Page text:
Reform the prison system or at least attend their parole hearings, and build some infrastructure to integrate them back into society.  Pardoning them, though, is…well, it’s just as expedient and poorly-planned as a “crime of passion.”

If the victims’ families of the violent criminals Barbour let loose form a group in order to advertise that Barbour, along with his superPAC fundraising buddies, support releasing murderers, I want to contribute.

No offense but those criminals go free…they are convicted they are no longer able to get a stable job, they’re outcasts, there is nothing there to provent them from relapsing into old behavoir. Especially if that behavour grants them a paycheck.

And IF the individual wan’ts to go back to sociaty as a working class citizen they have slim to none resources for that, because in everybody’s eyes they are a criminal.

Futher more, a lot of people who are behind bars…will never change their ways. So why keep them fed, sheltered, healthy…while the middle class become homeless, and the majority have absolutely no healthcare?

In this system we’re stuck in the mud, our wheels keep on turning, and to get some traction we dump a lot of money underneath the metaphorical truck.

Stephen Hines

Jan. 21, 2012, 6:27 p.m.


I may be wrong, but I think if you’re pardoned your criminal record is wiped.

Separate to that discussion, though, is the question you’ve raised of how prison prepares the criminal for life after prison.  Generally it doesn’t, and so recidivism is rife.  Prisons do not stop crime, do not deter people from crime, and do not rehabilitate criminals.  While we have to do something about serious criminals, modern societies seem to see prison as a convenient way of removing people who don’t fit in.  Drug problem?  Go to prison.  Psychiatric problem?  Go to prison.  Stole something in order to eat?  Go to prison.  Yes, there are some seriously bad people in prison, but there are also a lot of people who are being taught how to be seriously bad.

At over $100,000 of taxpayer money per prisoner per year, surely there’s a better way of managing most of society’s misfits.

I’d suggest we could start by ending the “war on drugs”, declaring it an abysmal and costly failure, and regulating (and taxing) sale of those drugs that are currently illicit.  Use the taxes to run treatment programs.  Get medical experts involved in the management of addicts.  Stop people dying from adulterated doses bought off the street.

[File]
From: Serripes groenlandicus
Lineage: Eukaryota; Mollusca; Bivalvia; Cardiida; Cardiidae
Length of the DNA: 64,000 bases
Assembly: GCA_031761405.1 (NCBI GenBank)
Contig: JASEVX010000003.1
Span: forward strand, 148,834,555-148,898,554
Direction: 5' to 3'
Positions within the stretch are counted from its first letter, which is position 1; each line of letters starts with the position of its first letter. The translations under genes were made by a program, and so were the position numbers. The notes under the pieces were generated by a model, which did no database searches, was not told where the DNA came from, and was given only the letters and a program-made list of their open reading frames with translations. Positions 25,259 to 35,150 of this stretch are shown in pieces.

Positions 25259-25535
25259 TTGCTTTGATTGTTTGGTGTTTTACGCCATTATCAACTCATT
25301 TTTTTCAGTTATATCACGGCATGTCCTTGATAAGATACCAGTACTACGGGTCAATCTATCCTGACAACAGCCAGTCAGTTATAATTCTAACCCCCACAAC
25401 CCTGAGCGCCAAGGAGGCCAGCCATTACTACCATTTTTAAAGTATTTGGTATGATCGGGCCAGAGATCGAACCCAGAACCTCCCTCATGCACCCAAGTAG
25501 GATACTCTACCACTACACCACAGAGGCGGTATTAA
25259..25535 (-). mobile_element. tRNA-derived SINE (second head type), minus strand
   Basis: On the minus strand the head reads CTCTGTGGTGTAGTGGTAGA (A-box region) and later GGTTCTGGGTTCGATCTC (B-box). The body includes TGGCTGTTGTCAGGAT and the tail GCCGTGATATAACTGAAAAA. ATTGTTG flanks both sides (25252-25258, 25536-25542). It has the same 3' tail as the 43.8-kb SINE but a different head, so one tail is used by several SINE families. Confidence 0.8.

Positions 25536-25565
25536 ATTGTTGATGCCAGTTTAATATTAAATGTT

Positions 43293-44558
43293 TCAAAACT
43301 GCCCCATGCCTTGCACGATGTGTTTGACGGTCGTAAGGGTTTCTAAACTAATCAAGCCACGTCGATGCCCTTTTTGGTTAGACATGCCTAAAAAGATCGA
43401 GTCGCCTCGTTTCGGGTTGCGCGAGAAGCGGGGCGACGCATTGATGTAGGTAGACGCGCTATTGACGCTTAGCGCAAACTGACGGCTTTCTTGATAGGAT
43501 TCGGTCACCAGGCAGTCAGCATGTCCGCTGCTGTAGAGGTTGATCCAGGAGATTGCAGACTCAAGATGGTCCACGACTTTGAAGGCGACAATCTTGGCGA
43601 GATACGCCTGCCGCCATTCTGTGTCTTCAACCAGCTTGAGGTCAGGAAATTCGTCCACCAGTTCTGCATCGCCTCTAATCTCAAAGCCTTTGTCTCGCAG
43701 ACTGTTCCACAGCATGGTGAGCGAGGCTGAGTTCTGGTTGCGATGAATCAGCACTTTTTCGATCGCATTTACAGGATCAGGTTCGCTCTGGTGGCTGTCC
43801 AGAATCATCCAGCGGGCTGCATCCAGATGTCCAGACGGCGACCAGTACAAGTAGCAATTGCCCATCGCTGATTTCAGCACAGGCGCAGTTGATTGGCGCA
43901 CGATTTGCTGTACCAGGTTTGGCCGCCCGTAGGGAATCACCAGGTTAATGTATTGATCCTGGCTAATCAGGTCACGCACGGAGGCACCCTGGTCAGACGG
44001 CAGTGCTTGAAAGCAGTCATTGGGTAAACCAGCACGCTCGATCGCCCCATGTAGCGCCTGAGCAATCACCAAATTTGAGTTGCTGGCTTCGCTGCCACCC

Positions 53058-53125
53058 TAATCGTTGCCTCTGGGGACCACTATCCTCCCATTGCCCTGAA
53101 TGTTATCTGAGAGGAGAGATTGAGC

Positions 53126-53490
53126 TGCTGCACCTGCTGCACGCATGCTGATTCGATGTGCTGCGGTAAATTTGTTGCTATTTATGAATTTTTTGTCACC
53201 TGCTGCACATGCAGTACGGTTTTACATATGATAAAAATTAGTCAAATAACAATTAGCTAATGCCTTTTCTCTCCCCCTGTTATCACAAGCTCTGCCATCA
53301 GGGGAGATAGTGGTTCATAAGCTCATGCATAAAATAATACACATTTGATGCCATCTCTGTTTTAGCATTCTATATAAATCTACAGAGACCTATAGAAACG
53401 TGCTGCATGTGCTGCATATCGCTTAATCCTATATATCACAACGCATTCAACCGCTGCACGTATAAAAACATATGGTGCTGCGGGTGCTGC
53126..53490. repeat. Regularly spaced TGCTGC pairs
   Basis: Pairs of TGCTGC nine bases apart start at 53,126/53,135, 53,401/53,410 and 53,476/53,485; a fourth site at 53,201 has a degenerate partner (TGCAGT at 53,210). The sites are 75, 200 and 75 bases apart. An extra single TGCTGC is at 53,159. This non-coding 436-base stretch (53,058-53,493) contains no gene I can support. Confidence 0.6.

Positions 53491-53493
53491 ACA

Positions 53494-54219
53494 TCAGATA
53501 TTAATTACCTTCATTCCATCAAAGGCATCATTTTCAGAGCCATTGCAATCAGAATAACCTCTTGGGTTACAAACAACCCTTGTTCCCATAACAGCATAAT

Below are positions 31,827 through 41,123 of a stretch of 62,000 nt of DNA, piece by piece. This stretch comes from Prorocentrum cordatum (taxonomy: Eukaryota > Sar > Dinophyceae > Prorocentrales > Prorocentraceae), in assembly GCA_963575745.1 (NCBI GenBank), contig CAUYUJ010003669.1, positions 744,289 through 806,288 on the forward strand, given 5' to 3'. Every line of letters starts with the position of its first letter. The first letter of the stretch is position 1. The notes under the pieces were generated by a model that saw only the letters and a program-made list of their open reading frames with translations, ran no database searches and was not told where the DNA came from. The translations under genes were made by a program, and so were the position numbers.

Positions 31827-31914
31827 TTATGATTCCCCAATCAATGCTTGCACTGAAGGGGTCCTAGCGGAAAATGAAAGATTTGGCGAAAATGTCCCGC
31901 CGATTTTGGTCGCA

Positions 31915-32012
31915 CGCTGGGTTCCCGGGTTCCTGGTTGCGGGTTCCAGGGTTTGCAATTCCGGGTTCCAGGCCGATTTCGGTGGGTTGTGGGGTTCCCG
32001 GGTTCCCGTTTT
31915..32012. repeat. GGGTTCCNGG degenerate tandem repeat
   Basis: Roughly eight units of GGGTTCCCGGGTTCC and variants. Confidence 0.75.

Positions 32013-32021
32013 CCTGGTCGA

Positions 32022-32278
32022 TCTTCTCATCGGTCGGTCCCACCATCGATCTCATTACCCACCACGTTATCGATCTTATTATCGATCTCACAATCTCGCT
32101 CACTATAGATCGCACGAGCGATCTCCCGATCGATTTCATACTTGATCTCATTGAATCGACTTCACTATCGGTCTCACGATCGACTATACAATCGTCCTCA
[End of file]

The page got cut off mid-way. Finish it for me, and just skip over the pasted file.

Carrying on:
I hope someone investigates whether one or more of these criminals that worked in his mansion found out something about the Governor and used that to leverage their release. he could have released the others to hide what would’ve looked suspicious if he had only pardoned those men.

I don’t know anything about these particular cases but we are long overdue for a good hard look at America’s penal system, which now incarcerates more people than Stalin did of the Soviet people in his gulags.  Although I tend not to vote for his party, I do think Barbour’s actions may have the intended or unintended effect of raising the issue of crime and imprisonment in this country, as the American people do need to have a debate on for what, how long, and who we incarcerate in this country.  If his actions spur a movement for positive change in our country’s incarceration and prison policies, then perhaps we should not judge him harshly.

I just wrote an opinion piece about how this sure looks there may be some violation of the First Amendment here, as Haley Barbour explicity has stated that his state is Christian and that he followed that in deciding who to pardon.  Moreover, Barbour only pardoned those who he determined were “redeemed”
Take a read (to long to post in this comment thread):

This article is part of an ongoing investigation:
Presidential Pardons

Presidential Pardons: Shades of Mercy

White criminals seeking presidential pardons are nearly four times as likely to succeed as people of color, a ProPublica examination has found.